SOC analyst job responsibilities
We’ve covered what SOC analysts do and the role they play within an organization, but now we’ll cover the specific job responsibilities of a SOC analyst.
Preventing and handling security threats
Managing security threats and suspicious activity is the core duty of a SOC analyst. SOC analysts are responsible for taking both preventative and reactive actions. They keep tabs on the organization’s security practices, respond to threats and breaches, monitor systems for suspicious activity, then investigate and address these threats when they arise.
Manage security tools
A strong information security posture involves several security tools and products. These include security incident and event monitoring tools (SIEM), firewalls, antivirus software, security compliance tools, and risk management platforms. A SOC analyst advises decision-makers about which security tools to use, helps implement them, and manages these tools on an ongoing basis.
Reduce security-related downtime
It’s important to ensure incident response amid breaches or threats. A SOC analyst prevents and responds to these issues and ensures that business operations can continue amid a security incident.
Support security audits and compliance tasks
Depending on the services your organization provides, you’ll likely need to comply with more than one compliance framework, such as ISO 270001, SOC 2, PCI DSS, and "FedRAMP. A SOC analyst will facilitate the compliance process by implementing the necessary security measures to meet the compliance requirements and providing any necessary documentation and access for the audit.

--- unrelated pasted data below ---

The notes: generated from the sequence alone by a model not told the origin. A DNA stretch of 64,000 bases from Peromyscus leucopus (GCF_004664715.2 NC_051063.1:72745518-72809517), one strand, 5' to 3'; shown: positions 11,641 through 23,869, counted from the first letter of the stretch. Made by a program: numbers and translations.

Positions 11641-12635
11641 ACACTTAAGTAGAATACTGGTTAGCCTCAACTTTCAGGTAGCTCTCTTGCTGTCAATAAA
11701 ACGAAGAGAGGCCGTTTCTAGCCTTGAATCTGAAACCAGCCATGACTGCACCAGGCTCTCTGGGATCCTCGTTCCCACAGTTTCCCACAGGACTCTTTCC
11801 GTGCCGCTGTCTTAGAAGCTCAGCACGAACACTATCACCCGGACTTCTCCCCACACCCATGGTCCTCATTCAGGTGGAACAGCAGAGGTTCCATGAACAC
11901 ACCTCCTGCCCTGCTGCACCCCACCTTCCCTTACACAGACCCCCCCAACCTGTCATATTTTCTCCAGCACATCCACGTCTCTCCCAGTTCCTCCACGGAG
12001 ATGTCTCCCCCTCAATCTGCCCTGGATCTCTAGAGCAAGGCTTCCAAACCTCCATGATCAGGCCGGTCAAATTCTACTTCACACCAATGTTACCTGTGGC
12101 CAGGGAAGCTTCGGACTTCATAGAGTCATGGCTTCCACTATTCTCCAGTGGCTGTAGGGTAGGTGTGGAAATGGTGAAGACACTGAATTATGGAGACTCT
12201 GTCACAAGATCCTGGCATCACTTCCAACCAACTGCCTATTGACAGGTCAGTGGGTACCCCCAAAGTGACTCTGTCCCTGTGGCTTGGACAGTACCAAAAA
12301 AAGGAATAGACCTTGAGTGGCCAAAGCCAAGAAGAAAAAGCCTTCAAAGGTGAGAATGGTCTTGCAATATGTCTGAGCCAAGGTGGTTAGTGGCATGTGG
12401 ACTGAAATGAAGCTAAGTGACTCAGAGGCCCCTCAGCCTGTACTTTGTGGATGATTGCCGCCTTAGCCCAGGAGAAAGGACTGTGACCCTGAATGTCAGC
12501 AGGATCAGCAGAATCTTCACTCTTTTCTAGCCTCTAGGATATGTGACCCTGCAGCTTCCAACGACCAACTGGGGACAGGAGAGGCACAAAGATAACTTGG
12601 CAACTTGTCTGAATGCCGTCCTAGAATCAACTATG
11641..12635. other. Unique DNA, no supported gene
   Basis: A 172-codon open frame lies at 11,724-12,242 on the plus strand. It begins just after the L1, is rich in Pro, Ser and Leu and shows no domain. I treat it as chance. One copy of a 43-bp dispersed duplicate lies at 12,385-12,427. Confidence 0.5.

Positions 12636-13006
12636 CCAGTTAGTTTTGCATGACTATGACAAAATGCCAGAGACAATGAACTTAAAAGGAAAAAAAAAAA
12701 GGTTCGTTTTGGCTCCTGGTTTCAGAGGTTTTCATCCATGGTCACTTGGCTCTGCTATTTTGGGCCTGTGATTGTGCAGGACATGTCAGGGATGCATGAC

Be the organization’s security expert
A SOC analyst will provide strategies and insights on the organization’s holistic security program. They will likely be included in conversations with executives and other stakeholders about methods for enhancing security.
Important SOC analyst skills
A SOC analyst plays a powerful role in an organization’s information security, which is why it’s important for them to have the right skills. Here are some skills and qualifications a SOC analyst needs:
- Networking: Have in-depth knowledge of networks and how to design them securely.
- Incident response: Know how to handle hacking attempts and minimize damage.
- Hacking: Keep up with the latest hacking techniques and reduce the risk of breaches from these new techniques.
- Computer forensics: Must know forensic techniques to investigate a security incident and prevent similar risks in the future.
- Risk management: Must be able to identify potential risks for the organization’s information security and find ways to minimize them.
- Reverse engineering: Be able to dismantle a piece of software to figure out how it works during the investigation process.
SOC analyst requirements and certifications
There are a variety of certifications, degrees, and other qualifications you can get to become a skilled SOC analyst. Most often, SOC analysts have degrees in information security, such as computer engineering, information technology, or computer science. Many also have a Certified SOC Analyst (ECSA) license from the EC-Council.
There are certifications that you can get to enhance your skills and knowledge as a SOC analyst, such as:
- CompTIA Security+
- CompTIA Cybersecurity Analyst+ (CySA+)
- Certified Ethical Hacker (CEH)
- Licensed Penetration Tester (LPT)
- Computer Hacking Forensic Investigator (CHFI)
- Cisco Certified CyberOps Associate
Learn more about SOC compliance
Now that you understand the roles and responsibilities of a SOC analyst, learn how a SOC analyst can help businesses streamline their compliance process and demonstrate trust with a SOC 2 report.